EU Commission v Italy – Taxation
Italy has infringed EU law by exempting from excise duty fuels used for private pleasure craft, chartered and used by end-users for non-commercial activities.
The fact that the chartering of a vessel constitutes a commercial activity for the person making that vessel available to another does not justify the tax exemption in question
A vessel charter agreement is a contract by which the owner of a vessel makes that vessel available, for a price (the freight), to a user (the charterer) who will use it for his or her needs. In Italy, chartering constitutes a commercial activity for the owner. By contrast, the charterer can use the vessel for commercial purposes (for example, for the paid transport of persons) or for private pleasure.
In 2018, the Commission alleged that Italy was in breach of Directive 2003/96 on the taxation of energy products and electricity 1 in so far as that Member State exempts from excise duty fuels used by private pleasure craft which are the subject of a charter agreement, regardless of the manner in which those vessels are used by the charterers. According to the Commission, such an exemption must be excluded where the end user uses the vessel for private pleasure.
In 2020, the Commission, finding the explanations provided by Italy to be unsatisfactory, brought the present action for failure to fulfil obligations.
By today’s judgment, the Court of Justice declares that, in granting the benefit of exemption from excise duty to fuels used by private pleasure craft only in cases where those vessels are the subject of a charter agreement, regardless of the manner in which the vessels are in fact used, Italy has failed to fulfill its obligations arising from Directive 2003/96.
The Court observes that Directive 2003/96 seeks to promote the proper functioning of the internal market by harmonising the levels of energy taxation applied by the Member States. Consequently, its provisions concerning tax exemptions must be given an autonomous interpretation, based on their wording and on the objectives pursued by the directive itself.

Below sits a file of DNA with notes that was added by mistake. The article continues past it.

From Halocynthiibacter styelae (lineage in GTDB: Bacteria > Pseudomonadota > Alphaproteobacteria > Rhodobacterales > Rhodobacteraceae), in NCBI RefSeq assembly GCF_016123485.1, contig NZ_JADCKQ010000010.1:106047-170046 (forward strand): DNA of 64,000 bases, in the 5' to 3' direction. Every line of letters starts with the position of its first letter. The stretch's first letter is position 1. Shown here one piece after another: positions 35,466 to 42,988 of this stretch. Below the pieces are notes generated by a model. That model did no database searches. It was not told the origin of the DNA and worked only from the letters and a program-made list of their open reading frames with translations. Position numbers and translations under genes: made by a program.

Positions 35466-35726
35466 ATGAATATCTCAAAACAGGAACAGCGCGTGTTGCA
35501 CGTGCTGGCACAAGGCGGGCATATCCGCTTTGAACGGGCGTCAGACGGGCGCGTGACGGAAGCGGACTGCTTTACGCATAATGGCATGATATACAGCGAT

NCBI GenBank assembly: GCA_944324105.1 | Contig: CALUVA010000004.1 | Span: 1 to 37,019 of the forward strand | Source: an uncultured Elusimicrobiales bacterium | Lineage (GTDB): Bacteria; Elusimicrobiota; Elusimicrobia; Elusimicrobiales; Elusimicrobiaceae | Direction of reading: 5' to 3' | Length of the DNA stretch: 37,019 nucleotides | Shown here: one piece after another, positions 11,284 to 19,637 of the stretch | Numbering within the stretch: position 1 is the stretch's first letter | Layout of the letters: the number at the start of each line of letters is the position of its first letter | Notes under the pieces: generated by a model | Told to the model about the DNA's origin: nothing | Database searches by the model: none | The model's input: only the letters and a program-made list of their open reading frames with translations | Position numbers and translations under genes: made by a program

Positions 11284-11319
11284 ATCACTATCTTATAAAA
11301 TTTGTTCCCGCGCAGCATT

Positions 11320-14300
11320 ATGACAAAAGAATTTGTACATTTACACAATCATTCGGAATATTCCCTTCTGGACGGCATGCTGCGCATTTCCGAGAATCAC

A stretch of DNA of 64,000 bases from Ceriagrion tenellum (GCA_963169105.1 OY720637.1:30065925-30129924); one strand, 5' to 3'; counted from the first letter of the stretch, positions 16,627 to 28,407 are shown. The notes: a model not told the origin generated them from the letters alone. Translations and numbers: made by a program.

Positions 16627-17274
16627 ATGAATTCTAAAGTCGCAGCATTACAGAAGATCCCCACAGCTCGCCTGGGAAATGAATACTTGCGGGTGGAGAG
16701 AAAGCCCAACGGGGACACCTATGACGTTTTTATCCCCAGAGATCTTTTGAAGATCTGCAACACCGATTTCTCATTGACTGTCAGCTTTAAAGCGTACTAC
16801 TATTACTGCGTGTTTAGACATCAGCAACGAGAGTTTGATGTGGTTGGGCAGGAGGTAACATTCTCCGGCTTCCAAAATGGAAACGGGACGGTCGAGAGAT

The Court points out that that directive seeks to tax energy products in accordance with their actual use. In that regard, the tax exemption is linked to the fact that the energy products are used as fuel for navigation within European Union waters for commercial purposes, that is to say, where a vessel is used directly for the supply of services (for example, transportation) for consideration.
The Court concludes from this that the grant or refusal to grant the exemption depends on the manner in which the vessel is used by the end user (thus, in the case of chartering, by the charterer), that is to say, whether the vessel is used for commercial purposes (grant) or for other, non-commercial purposes (refusal to grant). The fact that the chartering of a vessel is a commercial activity for the owner is irrelevant in respect of the tax exemption in question.
The Court sets out the same considerations for other types of contracts, such as leasing or occasional chartering: only the nature (commercial or private pleasure) of the activity of the end user of the vessel determines whether the exemption is granted or refused. The Italian legislation, proceeding from the perspective of the owner, without taking due account of the manner in which the vessel is used by the charterer, is thus inconsistent with the directive. 2
The Court observes that the fact that the chartering may include, in addition to the provision of the vessel itself, the provision of crew, and that the owner may, in doing so, retain control over the technical and nautical conduct of the vessel, cannot call into question the fact that the charterer remains contractually in control of the use of the chartered vessel, with the result that it is the nature of that latter use which determines whether the benefit of an exemption from excise duty may potentially be granted.
The Court notes that there are contractual relationships that are formally classified as charter agreements, including the provision of a range of services other than navigation services, comparable to those which are offered to cruise ship passengers, and from which the ‘charterer’ does not actually benefit other than as a person being transported, without having any control over the use of the vessel. In that case, the vessel could be regarded, for the purposes of the grant of the exemption in question, as being used for commercial purposes.
1 Specifically, Council Directive 2003/96/EC of 27 October 2003 restructuring the Community framework for the taxation of energy products and electricity (OJ 2003 L 283, p. 51).
NOTE: An action for failure to fulfil obligations directed against a Member State which has failed to comply with its obligations under European Union law may be brought by the Commission or by another Member State. If the Court of Justice finds that there has been a failure to fulfil obligations, the Member State concerned must comply with the Court’s judgment without delay.
Where the Commission considers that the Member State has not complied with the judgment, it may bring a further action seeking financial penalties. However, if measures transposing a directive have not been notified to the Commission, the Court of Justice can, on a proposal from the Commission, impose penalties at the stage of the initial judgment.
Unofficial document for media use, not binding on the Court of Justice.